As we arrived in Bamiyan in the afternoon, we decided to walk across the valley (a short walk) to where the giant Buddhas (now only niches) had been:
I thought this was an interesting alleyway:
Bamiyan became a front line between the Taliban and Northern Alliance in 2001/2 and the modern town was almost destroyed. Below are just a couple of pictures of the devastation:
The colossal Buddha statues were created in the 3rd, 4th and 5th centuries and fanning out around the statues were thousands of ornamented caves, inhabited by monks.
The Kingdom of Bamiyan fell to Muslim conquerors who captured it in 871. Then, Genghis Khan destroyed Bamiyan and completely exterminated its inhabitants in 1221 – an event from which Bamiyan has never recovered:
I thought this guy in front of the Buddha niches and caves was exceptionally photogenic:
As the valley is so small, agriculture extends right up to the base of the cliffs:
Fighters have frequently used the cave complex as bunkers and so one will see many martyr’s flags around the cliffs and caves as this was an area of intense fighting:
And is still heavily mined in some areas. Rocks painted red indicate a minefield, while white rocks indicate that an area has been cleared:
Although I was curious about the caves that had been mined, I entered this one instead which had supposedly been cleared:
The cave I entered above leads to a labyrinth of caves behind the Buddhas. Here is a picture looking out over the Bamiyan valley from where the larger of the two Buddhas used to reside:
And the picture below is a view looking straight down to all that remains of the giant Buddha – part of his feet…
There were two main Buddhas, one 36 m and the other 53m high. As I mentioned above, the cliff walls that these niches are part of are honeycombed with caves and monasteries. There are also other much smaller niches which also had Buddhas. There is still evidence remaining of some of the stucco work and paintings in a few of the caves. Some of the best frescoes from the valley were taken to the Kabul Museum, but alas were destroyed when that institution was ransacked.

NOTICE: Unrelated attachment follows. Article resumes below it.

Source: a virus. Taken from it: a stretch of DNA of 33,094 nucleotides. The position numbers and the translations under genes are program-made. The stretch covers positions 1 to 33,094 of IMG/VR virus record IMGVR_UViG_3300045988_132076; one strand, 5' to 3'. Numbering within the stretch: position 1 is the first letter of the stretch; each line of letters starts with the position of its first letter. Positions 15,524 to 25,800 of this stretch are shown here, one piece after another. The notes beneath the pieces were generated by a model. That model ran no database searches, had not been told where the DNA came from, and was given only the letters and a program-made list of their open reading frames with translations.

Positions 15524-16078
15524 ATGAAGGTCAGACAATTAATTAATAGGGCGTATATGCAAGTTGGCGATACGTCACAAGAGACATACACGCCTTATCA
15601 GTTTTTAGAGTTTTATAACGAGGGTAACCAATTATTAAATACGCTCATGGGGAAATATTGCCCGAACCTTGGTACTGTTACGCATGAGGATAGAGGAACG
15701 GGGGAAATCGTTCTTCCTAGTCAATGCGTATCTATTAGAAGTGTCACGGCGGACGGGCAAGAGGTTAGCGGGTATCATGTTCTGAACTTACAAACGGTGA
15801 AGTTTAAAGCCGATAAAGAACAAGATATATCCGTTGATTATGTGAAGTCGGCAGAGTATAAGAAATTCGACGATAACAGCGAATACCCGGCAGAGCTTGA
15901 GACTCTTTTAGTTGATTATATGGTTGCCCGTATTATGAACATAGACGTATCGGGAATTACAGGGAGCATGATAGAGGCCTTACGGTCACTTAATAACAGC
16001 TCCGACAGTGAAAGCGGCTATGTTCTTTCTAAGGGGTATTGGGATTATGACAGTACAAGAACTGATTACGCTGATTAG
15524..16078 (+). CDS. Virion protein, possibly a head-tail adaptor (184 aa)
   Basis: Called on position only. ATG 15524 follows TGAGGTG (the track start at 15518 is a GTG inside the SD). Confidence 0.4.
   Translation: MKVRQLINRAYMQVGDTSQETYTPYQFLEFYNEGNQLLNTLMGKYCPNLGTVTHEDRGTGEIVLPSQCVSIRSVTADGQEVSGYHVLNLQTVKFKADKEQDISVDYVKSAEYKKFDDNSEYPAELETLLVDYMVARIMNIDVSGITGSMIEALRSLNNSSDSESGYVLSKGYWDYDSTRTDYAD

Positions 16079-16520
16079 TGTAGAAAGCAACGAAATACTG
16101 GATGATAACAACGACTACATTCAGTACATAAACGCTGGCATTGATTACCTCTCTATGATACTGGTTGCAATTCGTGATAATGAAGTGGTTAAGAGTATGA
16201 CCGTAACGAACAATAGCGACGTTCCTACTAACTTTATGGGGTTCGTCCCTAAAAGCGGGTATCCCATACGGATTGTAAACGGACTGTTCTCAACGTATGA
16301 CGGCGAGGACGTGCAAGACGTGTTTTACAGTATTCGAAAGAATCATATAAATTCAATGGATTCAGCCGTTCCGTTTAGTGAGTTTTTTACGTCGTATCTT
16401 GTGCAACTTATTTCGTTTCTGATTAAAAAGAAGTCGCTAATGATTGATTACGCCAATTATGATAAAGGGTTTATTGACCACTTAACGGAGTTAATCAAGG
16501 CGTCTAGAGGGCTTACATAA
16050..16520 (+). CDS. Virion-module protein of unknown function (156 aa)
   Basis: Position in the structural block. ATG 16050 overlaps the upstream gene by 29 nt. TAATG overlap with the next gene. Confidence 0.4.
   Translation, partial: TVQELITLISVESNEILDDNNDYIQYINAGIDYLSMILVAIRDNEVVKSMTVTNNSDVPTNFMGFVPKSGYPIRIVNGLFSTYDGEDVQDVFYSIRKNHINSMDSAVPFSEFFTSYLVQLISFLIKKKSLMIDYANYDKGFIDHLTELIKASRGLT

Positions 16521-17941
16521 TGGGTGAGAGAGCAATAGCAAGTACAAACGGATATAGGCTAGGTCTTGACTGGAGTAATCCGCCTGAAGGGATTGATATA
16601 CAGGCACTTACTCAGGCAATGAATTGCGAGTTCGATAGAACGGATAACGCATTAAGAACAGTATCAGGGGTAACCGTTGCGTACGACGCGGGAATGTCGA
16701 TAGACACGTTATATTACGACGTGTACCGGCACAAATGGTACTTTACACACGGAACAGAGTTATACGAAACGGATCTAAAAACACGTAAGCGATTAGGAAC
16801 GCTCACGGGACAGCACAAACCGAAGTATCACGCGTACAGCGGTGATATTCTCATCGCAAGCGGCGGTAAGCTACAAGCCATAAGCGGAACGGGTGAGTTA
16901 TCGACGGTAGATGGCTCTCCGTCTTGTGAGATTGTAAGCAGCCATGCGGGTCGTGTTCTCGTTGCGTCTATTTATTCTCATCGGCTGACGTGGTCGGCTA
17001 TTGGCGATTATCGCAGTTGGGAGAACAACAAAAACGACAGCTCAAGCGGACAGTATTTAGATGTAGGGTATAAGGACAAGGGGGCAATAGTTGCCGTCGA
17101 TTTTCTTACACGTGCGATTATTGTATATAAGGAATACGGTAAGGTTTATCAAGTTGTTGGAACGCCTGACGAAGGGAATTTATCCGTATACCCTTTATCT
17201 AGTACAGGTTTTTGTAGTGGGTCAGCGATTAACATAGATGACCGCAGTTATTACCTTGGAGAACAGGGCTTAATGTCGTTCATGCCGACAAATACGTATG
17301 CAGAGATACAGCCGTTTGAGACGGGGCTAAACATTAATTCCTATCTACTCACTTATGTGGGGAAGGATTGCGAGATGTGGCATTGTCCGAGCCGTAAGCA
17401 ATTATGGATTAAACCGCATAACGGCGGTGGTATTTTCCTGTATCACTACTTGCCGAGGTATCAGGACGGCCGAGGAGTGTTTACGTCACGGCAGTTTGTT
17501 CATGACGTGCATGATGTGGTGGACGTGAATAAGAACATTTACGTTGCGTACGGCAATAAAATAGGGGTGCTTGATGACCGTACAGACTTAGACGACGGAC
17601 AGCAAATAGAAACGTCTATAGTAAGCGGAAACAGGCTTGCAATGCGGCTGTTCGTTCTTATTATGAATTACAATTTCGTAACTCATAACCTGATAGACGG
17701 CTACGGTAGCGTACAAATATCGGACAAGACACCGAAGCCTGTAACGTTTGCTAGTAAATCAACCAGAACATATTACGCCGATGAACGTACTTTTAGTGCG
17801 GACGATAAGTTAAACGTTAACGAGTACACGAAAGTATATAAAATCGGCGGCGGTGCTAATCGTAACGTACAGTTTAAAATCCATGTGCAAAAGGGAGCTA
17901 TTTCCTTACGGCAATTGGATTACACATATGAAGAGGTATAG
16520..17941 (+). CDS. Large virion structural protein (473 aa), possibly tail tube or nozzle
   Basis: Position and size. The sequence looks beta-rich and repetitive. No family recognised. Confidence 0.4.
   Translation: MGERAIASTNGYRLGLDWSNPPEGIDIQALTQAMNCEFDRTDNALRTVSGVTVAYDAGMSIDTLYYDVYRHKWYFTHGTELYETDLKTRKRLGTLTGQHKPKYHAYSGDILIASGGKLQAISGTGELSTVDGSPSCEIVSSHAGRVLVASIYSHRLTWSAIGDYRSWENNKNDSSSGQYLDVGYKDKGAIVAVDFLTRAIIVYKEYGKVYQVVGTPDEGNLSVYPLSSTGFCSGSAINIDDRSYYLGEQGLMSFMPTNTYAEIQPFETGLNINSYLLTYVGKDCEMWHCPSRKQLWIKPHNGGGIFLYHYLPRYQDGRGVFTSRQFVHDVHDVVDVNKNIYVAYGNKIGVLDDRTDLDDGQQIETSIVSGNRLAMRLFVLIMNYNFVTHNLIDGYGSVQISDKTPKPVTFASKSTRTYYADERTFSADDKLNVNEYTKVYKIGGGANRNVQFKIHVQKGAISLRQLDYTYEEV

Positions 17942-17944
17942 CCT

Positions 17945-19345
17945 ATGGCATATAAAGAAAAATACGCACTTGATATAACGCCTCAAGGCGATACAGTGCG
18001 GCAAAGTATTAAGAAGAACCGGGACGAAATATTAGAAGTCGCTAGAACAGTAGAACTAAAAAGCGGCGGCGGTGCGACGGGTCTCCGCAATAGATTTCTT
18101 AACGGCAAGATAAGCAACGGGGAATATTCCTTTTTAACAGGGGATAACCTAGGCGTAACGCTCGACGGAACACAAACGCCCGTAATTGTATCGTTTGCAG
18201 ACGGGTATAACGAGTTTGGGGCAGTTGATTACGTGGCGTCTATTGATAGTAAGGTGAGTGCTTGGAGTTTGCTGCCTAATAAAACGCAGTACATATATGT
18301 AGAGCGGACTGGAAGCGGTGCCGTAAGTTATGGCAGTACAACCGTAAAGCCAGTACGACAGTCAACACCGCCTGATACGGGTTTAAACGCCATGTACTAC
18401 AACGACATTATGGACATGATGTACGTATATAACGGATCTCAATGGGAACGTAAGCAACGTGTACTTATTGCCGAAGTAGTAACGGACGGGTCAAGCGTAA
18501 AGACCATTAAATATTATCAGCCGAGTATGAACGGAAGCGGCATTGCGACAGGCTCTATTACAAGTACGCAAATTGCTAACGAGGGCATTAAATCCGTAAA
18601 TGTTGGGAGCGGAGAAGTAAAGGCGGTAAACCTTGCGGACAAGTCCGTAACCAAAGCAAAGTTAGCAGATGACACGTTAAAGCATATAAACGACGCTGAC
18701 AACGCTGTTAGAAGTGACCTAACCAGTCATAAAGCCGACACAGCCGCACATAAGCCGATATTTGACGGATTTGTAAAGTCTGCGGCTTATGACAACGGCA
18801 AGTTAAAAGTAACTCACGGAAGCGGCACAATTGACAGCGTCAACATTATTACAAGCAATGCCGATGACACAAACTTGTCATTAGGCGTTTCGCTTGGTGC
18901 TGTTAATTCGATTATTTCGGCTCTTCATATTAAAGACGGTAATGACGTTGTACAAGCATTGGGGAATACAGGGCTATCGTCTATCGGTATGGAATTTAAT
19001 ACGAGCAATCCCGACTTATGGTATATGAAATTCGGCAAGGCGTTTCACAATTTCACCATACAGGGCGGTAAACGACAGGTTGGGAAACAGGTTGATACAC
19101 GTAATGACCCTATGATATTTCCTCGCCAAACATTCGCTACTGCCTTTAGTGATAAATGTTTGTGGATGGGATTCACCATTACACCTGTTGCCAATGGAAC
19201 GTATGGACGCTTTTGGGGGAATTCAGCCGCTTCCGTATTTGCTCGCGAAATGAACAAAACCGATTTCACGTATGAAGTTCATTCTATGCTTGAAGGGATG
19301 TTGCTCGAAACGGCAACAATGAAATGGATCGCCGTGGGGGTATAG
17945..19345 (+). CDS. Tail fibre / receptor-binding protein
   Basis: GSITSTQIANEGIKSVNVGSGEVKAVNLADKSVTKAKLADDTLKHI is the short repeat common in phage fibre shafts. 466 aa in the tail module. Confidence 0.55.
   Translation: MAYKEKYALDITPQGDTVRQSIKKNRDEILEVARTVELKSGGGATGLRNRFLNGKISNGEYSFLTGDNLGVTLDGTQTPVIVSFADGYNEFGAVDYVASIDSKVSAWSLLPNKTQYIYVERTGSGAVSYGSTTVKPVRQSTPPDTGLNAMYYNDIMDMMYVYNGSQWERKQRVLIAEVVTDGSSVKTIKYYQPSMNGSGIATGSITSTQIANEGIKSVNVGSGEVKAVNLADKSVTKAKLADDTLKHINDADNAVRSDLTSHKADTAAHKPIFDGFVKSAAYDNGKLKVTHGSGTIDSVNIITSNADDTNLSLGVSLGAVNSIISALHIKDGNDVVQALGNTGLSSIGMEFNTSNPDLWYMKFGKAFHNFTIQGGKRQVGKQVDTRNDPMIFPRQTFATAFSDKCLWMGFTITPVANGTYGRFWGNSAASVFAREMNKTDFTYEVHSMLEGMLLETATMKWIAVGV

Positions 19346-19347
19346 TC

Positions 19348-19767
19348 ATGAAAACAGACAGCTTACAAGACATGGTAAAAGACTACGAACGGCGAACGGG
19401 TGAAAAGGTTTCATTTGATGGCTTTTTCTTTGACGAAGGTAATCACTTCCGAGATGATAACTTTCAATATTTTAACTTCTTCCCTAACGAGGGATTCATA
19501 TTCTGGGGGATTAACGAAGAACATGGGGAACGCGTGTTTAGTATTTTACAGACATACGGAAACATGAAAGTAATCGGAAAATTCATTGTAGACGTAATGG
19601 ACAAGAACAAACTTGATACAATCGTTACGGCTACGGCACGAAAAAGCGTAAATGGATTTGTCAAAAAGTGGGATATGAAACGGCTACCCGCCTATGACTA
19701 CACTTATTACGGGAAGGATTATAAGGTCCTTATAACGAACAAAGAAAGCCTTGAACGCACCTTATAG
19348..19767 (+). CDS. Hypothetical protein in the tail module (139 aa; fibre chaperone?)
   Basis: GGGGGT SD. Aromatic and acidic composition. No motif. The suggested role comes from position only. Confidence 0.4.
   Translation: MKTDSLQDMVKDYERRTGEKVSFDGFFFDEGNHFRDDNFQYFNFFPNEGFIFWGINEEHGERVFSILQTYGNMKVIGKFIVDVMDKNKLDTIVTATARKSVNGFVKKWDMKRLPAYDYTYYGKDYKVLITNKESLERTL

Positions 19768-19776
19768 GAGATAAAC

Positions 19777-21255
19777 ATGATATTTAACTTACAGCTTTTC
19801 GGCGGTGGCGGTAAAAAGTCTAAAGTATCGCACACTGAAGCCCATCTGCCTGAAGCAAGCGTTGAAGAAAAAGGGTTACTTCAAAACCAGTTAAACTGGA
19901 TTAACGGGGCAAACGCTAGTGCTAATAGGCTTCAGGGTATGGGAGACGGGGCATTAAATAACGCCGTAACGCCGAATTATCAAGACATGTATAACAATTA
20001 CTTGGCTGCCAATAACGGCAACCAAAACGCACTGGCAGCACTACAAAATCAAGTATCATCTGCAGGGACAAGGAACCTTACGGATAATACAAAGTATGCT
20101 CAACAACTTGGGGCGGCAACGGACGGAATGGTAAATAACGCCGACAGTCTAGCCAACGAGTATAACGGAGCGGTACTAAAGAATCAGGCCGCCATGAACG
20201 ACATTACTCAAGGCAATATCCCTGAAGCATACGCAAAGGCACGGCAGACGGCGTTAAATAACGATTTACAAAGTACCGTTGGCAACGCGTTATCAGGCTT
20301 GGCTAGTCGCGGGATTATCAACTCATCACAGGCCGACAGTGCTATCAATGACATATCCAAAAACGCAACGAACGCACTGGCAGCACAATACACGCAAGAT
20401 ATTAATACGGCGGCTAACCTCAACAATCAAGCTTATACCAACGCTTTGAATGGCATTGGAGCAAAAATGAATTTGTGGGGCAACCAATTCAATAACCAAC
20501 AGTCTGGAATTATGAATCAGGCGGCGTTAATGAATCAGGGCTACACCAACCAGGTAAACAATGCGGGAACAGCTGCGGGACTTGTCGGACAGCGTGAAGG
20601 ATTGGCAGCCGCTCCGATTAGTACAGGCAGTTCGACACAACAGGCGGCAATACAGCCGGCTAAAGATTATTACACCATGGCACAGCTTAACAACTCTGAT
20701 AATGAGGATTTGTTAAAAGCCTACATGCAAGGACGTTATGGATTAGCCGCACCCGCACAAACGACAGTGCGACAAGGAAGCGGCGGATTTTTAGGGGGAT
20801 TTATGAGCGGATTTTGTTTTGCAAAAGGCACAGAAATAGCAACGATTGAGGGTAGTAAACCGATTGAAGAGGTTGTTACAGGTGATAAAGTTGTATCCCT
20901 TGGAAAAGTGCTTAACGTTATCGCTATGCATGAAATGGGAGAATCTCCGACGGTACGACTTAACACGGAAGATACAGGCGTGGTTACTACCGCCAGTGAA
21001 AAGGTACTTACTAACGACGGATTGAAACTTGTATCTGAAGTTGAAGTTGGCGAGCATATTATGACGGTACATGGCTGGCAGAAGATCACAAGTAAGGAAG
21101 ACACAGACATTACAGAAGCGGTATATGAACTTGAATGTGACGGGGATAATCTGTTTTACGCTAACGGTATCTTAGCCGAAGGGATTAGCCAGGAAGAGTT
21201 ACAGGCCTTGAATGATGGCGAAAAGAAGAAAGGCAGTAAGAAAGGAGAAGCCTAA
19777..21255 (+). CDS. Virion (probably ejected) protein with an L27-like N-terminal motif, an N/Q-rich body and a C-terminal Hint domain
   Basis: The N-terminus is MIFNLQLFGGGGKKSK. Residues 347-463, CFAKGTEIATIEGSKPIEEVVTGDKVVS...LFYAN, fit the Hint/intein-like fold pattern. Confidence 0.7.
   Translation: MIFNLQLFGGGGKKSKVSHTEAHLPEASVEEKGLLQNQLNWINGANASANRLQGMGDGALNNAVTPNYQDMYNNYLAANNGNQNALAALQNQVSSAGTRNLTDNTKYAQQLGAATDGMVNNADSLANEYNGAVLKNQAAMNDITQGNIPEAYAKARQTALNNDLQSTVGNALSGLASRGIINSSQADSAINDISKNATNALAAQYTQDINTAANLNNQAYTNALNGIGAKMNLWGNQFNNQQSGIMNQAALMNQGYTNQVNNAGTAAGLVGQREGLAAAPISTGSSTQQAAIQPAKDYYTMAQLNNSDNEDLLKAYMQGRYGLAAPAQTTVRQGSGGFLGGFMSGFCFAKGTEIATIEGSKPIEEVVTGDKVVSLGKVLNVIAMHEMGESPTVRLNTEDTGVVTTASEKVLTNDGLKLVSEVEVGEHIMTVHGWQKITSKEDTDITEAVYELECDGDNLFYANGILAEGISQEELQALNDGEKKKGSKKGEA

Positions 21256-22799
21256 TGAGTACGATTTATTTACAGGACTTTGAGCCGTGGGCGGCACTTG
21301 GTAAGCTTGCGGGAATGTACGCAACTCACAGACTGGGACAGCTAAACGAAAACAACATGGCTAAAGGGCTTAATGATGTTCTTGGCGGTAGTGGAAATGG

It took a large amount of tank fire and explosives for the Taliban to bring the statues down. Today some of the remains have been collected in sheds at the foot of the niches:
These pictures taken by Soviet military personnel in the 1980s provide a sense of what was lost:
High up on the cliffs… Views from the caves. Don’t go up here if you are afraid of heights:
Back down on the ground, gazing up to where the larger Buddha used to be:
Evidence of combat is still everywhere you walk around:
I scrambled up behind the niche where the smaller Buddha used to be to get this picture below. Engineers were concerned that the entire cliff face could collapse at any time and so this reinforcement was placed in the niche. This is not the start of a restoration effort (yet).
As an interesting – “oh by the way” – there are rumors of a giant reclining Buddha buried somewhere in the Bamiyan Valley. However, no one is really in a rush to go out and find it because if it is found and the Taliban return to power, there is the very legitimate concern that it would be destroyed: